Ron's war then travelled back into Germany heading for the Danish border at Flensburg. It was December, and a section of the German army made an unexpected and startling breakthrough in the Ardennes under Field Marshall Von Rundstedt. It looked like one last effort to enthuse the German troops and they penetrated thirty miles and back into Belgium. Many had been parachuted behind the American lines in allied uniforms. This enemy offensive was broken by early January after Ron and his buddies were moved into that theatre of war. At nighttime and in echelon they had only a two-inch white dot painted on the back axle of the vehicle in front to follow. He became crossed-eyed and not feeling so clever. By now it was becoming obvious that the Germans were fed up with war, as were our troops.

In a town only the size of Chipping Sodbury they had to deal with a couple of thousand armed German troops who had surrendered. They then went onto Flensberg on the Danish boarder picking up prisoners on the way. Ron got the impression that Denmark had been used as a holiday camp for German troops, 'And so,' he said, 'We spent about a week sending them all back.'

War in Europe over!

It was only a day later that the war in Europe was ended. Whole populations came out to make a fuss of them, cheering and shouting. Every town and village they went through people flooded from their homes to greet them. Ron lifted a little girl called Andrea into his arms and onto his vehicle. He vowed then that if he and his wife were ever blessed with a baby girl they would call her Andrea. Photographs were taken as the liberators were showered with flowers and refreshments, and invited to receptions in Town Halls with Mayors and Council members. They were on the crest of a wave! Soon they would be going home at last!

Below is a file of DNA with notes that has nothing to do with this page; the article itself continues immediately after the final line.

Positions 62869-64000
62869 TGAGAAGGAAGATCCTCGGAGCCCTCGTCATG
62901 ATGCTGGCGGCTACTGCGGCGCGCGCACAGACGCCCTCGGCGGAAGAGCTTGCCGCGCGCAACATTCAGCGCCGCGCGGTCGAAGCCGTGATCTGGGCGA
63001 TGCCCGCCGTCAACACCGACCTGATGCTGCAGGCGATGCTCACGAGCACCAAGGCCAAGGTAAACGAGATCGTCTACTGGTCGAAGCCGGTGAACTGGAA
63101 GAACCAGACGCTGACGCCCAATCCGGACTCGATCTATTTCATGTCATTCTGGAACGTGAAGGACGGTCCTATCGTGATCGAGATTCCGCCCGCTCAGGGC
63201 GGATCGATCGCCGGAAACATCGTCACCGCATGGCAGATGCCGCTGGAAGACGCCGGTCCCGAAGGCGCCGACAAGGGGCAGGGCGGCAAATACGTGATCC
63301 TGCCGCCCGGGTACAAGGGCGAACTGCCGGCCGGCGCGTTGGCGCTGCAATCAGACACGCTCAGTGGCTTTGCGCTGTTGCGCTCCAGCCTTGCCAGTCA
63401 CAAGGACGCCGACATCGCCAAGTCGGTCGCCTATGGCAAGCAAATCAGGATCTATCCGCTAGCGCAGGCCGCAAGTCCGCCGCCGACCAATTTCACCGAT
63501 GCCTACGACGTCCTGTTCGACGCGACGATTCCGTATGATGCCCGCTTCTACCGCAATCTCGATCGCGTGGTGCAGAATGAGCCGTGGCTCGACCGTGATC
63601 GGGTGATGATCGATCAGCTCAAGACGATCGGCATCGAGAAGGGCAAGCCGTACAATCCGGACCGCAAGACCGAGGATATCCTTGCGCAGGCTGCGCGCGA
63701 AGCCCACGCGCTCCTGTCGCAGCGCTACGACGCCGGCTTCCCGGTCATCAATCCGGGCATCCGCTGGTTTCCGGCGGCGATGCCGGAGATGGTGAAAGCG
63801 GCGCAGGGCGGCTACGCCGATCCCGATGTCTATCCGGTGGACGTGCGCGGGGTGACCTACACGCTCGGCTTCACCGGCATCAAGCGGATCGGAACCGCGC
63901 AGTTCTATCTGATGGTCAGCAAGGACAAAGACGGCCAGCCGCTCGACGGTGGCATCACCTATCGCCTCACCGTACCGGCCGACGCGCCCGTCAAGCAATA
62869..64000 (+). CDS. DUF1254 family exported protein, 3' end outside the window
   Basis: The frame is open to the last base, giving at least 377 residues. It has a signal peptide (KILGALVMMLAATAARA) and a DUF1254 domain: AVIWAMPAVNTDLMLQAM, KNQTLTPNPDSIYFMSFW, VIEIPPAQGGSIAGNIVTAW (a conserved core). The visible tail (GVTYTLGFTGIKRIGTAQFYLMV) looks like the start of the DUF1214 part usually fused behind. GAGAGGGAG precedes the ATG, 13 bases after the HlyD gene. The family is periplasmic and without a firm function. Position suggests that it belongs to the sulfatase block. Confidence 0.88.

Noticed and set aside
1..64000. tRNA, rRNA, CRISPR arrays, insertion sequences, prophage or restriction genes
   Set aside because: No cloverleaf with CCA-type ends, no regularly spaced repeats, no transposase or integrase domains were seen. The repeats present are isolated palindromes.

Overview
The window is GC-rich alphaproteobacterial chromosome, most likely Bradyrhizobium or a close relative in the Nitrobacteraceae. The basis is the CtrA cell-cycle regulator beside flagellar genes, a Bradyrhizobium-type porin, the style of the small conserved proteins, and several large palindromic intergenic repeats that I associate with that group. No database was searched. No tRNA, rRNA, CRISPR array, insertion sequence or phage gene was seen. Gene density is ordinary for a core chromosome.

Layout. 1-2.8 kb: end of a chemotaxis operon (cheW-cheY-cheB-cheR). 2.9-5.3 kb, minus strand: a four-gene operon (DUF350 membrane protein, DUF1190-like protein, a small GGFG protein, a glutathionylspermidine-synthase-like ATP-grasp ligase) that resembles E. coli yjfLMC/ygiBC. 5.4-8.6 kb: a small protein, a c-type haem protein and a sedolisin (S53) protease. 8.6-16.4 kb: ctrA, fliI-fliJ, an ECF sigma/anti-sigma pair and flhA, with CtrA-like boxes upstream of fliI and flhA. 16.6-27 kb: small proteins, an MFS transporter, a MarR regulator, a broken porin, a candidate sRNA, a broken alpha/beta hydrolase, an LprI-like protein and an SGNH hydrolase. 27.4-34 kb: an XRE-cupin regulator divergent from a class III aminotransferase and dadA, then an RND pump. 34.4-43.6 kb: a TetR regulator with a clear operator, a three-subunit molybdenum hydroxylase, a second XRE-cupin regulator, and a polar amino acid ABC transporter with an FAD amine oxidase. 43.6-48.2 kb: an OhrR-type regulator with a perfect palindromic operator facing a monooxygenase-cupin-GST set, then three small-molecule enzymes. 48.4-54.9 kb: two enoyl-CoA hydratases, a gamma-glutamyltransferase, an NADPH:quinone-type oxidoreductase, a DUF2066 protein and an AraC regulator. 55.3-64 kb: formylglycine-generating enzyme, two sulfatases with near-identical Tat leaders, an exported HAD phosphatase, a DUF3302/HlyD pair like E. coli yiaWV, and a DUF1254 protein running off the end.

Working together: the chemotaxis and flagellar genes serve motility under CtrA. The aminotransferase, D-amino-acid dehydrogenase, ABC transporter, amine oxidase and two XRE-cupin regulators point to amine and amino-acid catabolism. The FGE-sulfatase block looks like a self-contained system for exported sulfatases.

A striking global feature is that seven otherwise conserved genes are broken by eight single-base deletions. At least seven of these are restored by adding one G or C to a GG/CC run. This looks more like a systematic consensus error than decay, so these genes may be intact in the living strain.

But not quite as soon for Ron. He was getting his vehicle into shape and had it on the jack for the job he was doing when the jack fell away, hit the side of the car and rebounded to hit him in the head. Badley injured and concussed he was rushed to the hospital at Aarhus and underwent an emergency operation for a bleeding fracture of the scull. As fortunate for him as it was unfortunate to suffer such an accident, the hospital at Aarhus was one of only two places in the world where this kind of operation could be attempted. Repairs were done and a large stainless steel plate inserted at the side and to the apex of the patient's scull. He was paralysed down one side of his body for quite a while. Only through expert treatment and nursing did health improve and strength return. One of the surgeons in Aarhus was Doctor Ethelburgh but Ron thinks of them to this day with great gratitude and affection.

After a long spell in hospital Ron went to stay with a family named Lautrup who lived in Skive. He could not travel home on a 36-hour journey by train and aircraft were not pressurized at the time. By now his Regiment had returned to Lubeck where eventually he rejoined it. Demobbed nine months later he went home to his wife and a very young baby son. He now proudly calls himself, 'the original skin-head'.